2.) Forget Paris: Gourevitch evacuates the Upper East Side and heads to Tribeca, says the NY Observer.

3.) Tom was having trouble with the CTA in Chicago, trying to get from O'Hare to Belmont. He recounts his story of trying to get to the Purple Line. My CTA experience consists of a couple of trips on the Red Line between the Loop and Howard, but I think if I remember correctly, the Purple Line only runs rush hour as an express. The rest of the time it only links Evanston to the Red Line at Howard.

4.) Speaking of Tom's other half at Unrequited Narcissism, I know everyone at DCist will be missing Catherine tonight at DCist's one-year birthday party. I wish her all the best in Chicago. Catherine was the first person to respond to my subtle call-out for writers July 2004 for a "group-blog" I had hoped to form. Exchanging e-mails with her she said it'd be totally cool if we could create something like Gothamist. Unbeknownst to her, Rob and I were already posting secretly to DCist's beta, and we didn't want to let the secret out quite yet. So Catherine, I'll miss you. Come back to D.C. real soon.

5.) In other Chicago-themed news, the man once known as DCSOB, Mr. Thrown for a Loop, has easily transitioned to a new blog. But I must respectfully disapprove of his weekend law school groupie excursion to John Barleycorn's in Wrigleyville. I was not a fan of that place. Head across Clark Street to the Goose Island brewery or anywhere else than that block of Clark Street.

5.) One, two, three, four, who declared the blog war? (This is all quite funny, and exhausting. And it has generated more than 50 comments on DCist.)

Wednesday, September 14, 2005

NEW JERSEY: Examining Seaside

Photo of South Jersey magazine taken fall 2004 in a house in Cherry Hill, N.J., on a whirlwind 36-hour trip from D.C. to Brooklyn and back

This past weekend, a friend from my days at the college paper came down from Princeton, N.J., for the sake of getting out the greater Princeton Junction area. As a Jersey native, Neal has always enlightened me about all things Garden State-specific. It's always been an odd place, a state I never have really understood.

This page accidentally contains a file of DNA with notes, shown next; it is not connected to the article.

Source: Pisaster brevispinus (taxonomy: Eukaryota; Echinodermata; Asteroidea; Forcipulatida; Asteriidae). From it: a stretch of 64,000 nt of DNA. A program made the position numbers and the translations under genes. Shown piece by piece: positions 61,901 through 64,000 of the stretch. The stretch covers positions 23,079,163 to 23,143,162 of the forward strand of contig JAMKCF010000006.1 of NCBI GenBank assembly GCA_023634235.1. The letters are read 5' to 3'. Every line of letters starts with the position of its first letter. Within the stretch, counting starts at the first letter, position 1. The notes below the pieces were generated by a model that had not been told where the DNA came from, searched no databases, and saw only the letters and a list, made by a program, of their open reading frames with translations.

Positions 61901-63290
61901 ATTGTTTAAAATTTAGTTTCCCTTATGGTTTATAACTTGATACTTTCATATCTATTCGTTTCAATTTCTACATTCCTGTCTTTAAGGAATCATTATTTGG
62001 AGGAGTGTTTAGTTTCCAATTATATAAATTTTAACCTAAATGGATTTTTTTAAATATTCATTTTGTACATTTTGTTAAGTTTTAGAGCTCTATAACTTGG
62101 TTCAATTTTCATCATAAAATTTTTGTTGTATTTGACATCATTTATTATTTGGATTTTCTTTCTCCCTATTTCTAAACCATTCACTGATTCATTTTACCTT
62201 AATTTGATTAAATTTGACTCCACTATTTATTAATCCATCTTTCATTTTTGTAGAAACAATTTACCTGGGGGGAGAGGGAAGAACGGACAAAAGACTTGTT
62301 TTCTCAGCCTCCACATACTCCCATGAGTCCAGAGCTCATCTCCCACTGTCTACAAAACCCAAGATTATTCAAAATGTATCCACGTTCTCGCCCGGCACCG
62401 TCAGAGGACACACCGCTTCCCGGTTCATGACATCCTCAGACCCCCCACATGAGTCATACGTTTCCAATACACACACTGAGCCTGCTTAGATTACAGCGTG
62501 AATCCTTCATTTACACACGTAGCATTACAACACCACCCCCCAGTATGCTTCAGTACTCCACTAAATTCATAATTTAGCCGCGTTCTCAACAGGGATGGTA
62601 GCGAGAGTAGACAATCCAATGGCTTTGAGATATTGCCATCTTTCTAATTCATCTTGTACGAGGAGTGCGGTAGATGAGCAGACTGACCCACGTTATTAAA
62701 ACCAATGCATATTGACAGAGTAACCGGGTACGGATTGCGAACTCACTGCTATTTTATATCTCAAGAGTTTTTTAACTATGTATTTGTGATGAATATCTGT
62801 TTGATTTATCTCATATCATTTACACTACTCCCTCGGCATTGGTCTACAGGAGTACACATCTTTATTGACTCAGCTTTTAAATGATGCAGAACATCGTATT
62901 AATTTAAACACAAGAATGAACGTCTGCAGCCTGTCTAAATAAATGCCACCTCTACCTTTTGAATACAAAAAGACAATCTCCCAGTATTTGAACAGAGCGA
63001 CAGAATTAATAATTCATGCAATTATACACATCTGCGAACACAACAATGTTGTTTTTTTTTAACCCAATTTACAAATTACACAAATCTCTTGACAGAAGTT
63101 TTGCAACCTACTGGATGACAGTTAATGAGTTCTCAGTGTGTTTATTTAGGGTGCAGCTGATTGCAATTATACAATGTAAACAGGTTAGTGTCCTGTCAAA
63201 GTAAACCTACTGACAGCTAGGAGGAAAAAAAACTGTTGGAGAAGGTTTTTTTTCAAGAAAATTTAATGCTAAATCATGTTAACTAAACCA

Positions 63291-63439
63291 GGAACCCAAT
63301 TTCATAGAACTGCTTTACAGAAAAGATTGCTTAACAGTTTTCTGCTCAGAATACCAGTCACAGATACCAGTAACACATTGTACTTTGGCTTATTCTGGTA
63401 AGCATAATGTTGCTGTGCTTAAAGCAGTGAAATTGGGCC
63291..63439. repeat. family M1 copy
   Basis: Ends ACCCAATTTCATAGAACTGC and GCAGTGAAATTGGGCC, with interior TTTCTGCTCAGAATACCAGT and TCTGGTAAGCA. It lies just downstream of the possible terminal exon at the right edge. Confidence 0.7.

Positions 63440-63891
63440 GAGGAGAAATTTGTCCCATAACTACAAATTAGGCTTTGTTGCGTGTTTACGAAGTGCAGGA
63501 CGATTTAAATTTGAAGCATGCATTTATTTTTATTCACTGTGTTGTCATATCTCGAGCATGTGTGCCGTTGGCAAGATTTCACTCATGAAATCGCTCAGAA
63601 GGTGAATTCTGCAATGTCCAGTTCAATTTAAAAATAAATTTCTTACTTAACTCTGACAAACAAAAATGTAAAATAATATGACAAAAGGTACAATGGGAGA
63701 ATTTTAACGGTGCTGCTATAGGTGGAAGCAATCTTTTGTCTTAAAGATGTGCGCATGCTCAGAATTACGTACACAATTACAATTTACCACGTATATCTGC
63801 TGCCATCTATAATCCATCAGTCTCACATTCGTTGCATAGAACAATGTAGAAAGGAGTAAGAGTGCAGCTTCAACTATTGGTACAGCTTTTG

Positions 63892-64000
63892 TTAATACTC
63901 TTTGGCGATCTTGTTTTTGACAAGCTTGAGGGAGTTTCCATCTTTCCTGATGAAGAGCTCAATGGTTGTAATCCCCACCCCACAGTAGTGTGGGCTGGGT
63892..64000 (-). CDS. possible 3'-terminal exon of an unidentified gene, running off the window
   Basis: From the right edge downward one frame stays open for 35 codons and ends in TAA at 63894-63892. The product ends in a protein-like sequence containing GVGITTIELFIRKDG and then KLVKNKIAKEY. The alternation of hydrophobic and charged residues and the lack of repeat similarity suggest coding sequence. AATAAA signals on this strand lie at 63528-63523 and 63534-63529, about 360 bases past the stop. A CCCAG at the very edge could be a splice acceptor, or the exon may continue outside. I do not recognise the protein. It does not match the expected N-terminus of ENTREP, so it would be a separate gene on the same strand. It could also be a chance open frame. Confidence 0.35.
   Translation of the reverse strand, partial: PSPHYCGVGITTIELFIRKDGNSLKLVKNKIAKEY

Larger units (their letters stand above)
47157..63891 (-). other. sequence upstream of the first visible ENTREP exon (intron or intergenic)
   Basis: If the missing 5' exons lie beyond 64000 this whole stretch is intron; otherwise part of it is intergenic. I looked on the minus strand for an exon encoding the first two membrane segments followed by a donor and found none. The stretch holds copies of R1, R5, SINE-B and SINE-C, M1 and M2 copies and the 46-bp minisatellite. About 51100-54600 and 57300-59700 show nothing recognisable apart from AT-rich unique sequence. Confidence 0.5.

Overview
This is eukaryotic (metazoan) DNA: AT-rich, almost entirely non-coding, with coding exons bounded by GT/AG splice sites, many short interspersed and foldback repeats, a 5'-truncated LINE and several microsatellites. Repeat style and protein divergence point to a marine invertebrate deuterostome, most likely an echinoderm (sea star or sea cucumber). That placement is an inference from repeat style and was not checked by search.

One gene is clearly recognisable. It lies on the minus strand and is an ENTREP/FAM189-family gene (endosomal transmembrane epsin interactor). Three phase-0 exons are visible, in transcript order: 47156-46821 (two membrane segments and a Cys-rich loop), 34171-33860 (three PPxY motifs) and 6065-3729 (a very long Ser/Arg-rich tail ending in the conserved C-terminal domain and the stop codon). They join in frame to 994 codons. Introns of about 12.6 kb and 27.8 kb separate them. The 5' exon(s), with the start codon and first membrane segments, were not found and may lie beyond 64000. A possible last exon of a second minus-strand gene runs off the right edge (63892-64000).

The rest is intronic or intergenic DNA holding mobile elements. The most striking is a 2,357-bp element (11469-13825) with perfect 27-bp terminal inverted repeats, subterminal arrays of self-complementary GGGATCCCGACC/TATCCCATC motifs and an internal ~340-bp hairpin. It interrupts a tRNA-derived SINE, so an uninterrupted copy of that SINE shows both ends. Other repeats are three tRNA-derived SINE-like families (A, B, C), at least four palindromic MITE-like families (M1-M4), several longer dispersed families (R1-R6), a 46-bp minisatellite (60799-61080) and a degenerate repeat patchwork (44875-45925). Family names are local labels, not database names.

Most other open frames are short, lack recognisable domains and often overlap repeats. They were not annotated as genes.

But there is Jersey pride (the movie "Garden State", a still pictured at left, has a cult following and from what I've been told is a good depiction of life in New Jersey) amid all of the trash talking its residents are used to, whether they're doing the trash talking or not. Anyhow, I want to go up sometime this fall to do a grand tour of the state's finest diners. As Neal, his girlfriend and I were talking about that glorious state, I remembered perhaps the one thing that will always instantly make me laugh: the web resource to understand that unusual anthropological specimen, the New Jersey Guido.

"Guido" most often is used in a context that is insensitive. But in places like Seaside Heights, the environs where the Guido is typically on the prowl in search of his Guidette, it is used as a term of endearment. I highly suggest you read this 2002 article from The Washington Post's Style section that Libby Copeland penned. It is truly a wondrous piece of journalism:

As the sun sinks, guidos prepare for partying. Some nap. Some shower. The whole crew walks to Temptations to wait 20 minutes to pay $20 and get stamped so that later, they won't have to wait in an even longer line. When they stand outside the club, guys drive by pumping loud music through open windows, and a voice from somewhere keeps yelling, "'Ssup, girl!"